Yeah, pretty much all these stories are brutally sad.  Only 3 of the album’s tracks actually sound brutally sad, however (”A Family Affair,” “Diary Of A Young Man,” and the instrumental “The Crying Room”).  One of the neatest tricks this album plays is how it disguises so much of that grey British gloom beneath Ed Ball’s propulsive bass, Mark Sheppard’s invigorating drum fills, and Treacy’s jaunty melodies.  Maybe this is the “intelligence” Strummer referred to; obviously, the first wave of British punks boasted its fair share of furious intellects, but making fury sound like fun is not all that difficult.  Making despair sound like fun (without constantly resorting to irony) is a tad harder.  Note how AllMusic’s review describes “World Of Pauline Lewis” as one of the “peppier songs” that lighten the album’s mood- a description that either overlooks or simply ignores the fact that it’s a song about a girl who commits suicide.  Not that I’m casting aspersions- the first dozen or so times I listened to it, I was so caught up in the triumphant feel of its anthemic chorus that I too missed the line about how “Pauline died alone/ they found her slumped on her bed.”

Even the songs whose lyrics aren’t so sad seem to acquire a sort of contact bummer, a sorrow by association.  “Geoffrey Ingram” tells of a charmed guy who “always gets home as it starts to rain,” a guy who can talk his way onto the guest list of a sold-out Jam concert.  In the context of the rest of the album, though, this track isn’t simply a lighthearted ditty about a happy-go-lucky chum.  The more I hear …And Don’t The Kids Just Love It, the more “Geoffrey Ingram” sounds like the sigh of a sidekick who wishes he could get away with those sorts of things for once in his life.  Similarly, the underachieving office boy in “The Glittering Prizes” sings, “Pretty soon I’m gonna change…you won’t recognize me,” and at first it sounds like a self-motivational mantra that just might come true.  The driving bass and spirited drums seem to second the motion.  But with each spin, that refrain takes on more of a shrugging resignation.  As in, pretty soon you won’t recognize me…’cause I’ll either be a soulless sell-out in a 3- piece suit spending my weekends at lame engagement parties, or the world will have cracked me like an eggshell.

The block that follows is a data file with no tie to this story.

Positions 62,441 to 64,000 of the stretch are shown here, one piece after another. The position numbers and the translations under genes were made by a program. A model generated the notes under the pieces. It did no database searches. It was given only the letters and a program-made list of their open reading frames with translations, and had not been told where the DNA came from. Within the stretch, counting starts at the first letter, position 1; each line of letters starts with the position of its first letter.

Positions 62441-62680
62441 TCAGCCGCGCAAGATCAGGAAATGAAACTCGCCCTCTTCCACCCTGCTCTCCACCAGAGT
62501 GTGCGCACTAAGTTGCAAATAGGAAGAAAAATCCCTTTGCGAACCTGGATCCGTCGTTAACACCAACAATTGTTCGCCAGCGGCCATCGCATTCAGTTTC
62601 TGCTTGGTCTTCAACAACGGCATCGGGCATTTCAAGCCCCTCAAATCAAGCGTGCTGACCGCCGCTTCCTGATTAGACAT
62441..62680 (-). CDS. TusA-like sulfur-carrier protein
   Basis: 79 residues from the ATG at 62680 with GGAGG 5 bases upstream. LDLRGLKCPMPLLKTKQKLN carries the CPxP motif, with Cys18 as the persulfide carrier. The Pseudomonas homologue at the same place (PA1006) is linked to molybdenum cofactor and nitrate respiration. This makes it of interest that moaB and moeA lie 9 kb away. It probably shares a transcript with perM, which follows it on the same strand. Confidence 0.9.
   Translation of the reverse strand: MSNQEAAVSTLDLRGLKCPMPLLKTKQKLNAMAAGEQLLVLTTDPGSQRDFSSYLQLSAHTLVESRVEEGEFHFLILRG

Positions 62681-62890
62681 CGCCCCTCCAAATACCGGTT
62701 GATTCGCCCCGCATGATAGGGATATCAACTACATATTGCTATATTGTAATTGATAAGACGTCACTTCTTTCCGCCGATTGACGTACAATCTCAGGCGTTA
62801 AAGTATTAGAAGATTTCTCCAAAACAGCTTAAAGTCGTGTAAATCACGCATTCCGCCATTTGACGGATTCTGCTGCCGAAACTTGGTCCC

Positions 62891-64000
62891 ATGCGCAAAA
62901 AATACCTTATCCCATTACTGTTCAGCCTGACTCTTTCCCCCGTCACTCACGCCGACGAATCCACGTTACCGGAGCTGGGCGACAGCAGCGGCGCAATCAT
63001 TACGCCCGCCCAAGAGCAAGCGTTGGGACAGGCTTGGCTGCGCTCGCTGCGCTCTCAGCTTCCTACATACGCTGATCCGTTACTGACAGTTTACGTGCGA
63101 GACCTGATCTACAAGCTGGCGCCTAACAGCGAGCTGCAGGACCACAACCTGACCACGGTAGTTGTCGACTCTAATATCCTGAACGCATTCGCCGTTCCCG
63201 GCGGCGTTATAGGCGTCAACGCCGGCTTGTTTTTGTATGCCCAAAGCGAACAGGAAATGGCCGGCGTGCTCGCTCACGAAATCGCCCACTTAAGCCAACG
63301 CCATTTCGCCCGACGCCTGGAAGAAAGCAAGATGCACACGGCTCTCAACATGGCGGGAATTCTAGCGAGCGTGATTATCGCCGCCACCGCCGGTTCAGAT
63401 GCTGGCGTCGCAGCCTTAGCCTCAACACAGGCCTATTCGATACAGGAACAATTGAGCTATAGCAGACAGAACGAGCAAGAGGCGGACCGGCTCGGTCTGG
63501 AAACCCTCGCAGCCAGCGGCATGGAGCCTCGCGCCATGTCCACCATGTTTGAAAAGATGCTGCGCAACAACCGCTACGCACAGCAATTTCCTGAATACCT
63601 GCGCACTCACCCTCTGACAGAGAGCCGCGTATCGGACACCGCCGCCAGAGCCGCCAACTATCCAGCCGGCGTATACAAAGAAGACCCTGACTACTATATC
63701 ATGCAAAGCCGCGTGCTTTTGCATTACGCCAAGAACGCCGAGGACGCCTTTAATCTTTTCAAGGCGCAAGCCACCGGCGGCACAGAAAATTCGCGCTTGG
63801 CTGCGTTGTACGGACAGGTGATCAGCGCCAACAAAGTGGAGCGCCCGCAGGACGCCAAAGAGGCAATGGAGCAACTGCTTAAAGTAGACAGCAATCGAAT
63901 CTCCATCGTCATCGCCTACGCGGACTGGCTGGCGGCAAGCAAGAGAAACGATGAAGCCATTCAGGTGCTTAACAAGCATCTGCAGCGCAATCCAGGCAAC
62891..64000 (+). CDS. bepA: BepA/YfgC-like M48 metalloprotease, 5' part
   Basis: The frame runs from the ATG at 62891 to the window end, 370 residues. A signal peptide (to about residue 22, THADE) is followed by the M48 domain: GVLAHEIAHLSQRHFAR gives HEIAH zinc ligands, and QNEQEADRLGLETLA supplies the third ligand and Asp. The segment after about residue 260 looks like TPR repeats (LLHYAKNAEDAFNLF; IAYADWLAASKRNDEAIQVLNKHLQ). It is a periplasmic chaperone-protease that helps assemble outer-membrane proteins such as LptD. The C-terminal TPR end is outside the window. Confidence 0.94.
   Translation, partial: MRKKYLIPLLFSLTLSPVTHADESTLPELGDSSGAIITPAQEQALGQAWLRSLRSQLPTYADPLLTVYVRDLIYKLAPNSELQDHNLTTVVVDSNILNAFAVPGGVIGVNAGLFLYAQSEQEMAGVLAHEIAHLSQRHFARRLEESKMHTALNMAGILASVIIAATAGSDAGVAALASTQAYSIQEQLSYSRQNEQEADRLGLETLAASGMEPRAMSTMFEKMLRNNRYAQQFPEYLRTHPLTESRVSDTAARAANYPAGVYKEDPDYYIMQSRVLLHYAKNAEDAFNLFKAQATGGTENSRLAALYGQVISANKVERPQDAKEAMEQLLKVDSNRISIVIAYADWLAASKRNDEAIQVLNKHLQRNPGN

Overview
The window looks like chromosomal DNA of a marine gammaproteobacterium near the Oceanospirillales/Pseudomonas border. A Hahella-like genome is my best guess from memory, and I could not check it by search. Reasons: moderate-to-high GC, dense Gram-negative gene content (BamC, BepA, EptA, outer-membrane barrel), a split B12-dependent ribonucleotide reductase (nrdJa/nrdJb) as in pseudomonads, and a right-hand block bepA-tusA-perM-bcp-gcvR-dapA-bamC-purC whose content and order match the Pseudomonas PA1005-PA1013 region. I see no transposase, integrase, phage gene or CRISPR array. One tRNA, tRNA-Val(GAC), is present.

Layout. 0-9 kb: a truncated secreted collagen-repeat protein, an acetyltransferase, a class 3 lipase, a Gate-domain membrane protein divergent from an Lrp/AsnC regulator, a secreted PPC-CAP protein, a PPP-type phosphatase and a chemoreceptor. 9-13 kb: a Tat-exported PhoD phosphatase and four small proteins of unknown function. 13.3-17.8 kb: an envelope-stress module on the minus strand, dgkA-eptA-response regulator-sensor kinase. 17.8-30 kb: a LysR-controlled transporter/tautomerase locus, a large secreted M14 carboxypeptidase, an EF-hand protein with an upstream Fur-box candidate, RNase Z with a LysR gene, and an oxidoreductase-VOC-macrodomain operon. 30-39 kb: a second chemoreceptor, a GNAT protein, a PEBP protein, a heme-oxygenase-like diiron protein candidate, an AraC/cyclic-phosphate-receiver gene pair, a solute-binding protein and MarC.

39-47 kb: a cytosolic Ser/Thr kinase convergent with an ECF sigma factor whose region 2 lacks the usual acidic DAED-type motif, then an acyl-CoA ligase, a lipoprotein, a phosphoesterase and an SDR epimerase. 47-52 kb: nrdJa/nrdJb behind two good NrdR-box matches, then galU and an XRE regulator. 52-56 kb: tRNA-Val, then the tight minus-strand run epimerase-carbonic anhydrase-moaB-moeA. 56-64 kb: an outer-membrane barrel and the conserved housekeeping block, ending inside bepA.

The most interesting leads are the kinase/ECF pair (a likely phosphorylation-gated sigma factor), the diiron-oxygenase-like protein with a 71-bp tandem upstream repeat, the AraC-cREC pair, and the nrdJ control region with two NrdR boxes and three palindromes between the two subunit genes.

Perhaps the most painful part about listening to …And Don’t The Kids Just Love It is knowing that eventually, the world actually did crack the real Dan Treacy.  After their full-length debut album, The TVPs kept on making more records, merely to become one of those cult acts that earn far more money and prestige for the bands they influence than for themselves.  Treacy succumbed to drug abuse, which led to health problems and criminal activity, which led to a lengthy sentence aboard a prison ship.  Since his June 2004 release, he seems to have taped his broken shell back together and maintained his good-humored spirit.  He’s even released a few more TVPs records.  But it’s hard to shake the feeling that there’s been some serious damage done.  These days when I go back and hear Treacy sing, “I know where Syd Barrett lives,” I get the sense that he wasn’t literally talking about the ex-Pink Floyd leader’s little hut in Cambridge.  He was more likely talking about the fragile man-child’s drug-tainted state of mind.

Yet in spite of all that baggage, I keep returning to …And Don’t The Kids Just Love It.  Not just because it’s such a splendid, fascinating, rollicking, poignant, strongly-realized record.  And not just because it’s a unique and very personal anomaly among its late 70s/early 80s punk rock brethren.  It’s also because while I want to think I relate more to the righteous rage of the Johnny Rottens and the Joe Strummers, deep down I think I know that I, and most of us for that matter, are never all that far removed from the World of Dan Treacy.  Most classic punk albums leave me feeling I wanna riot or I wanna be anarchy or I wanna be sedated. This one leaves me feeling There but for the grace of God…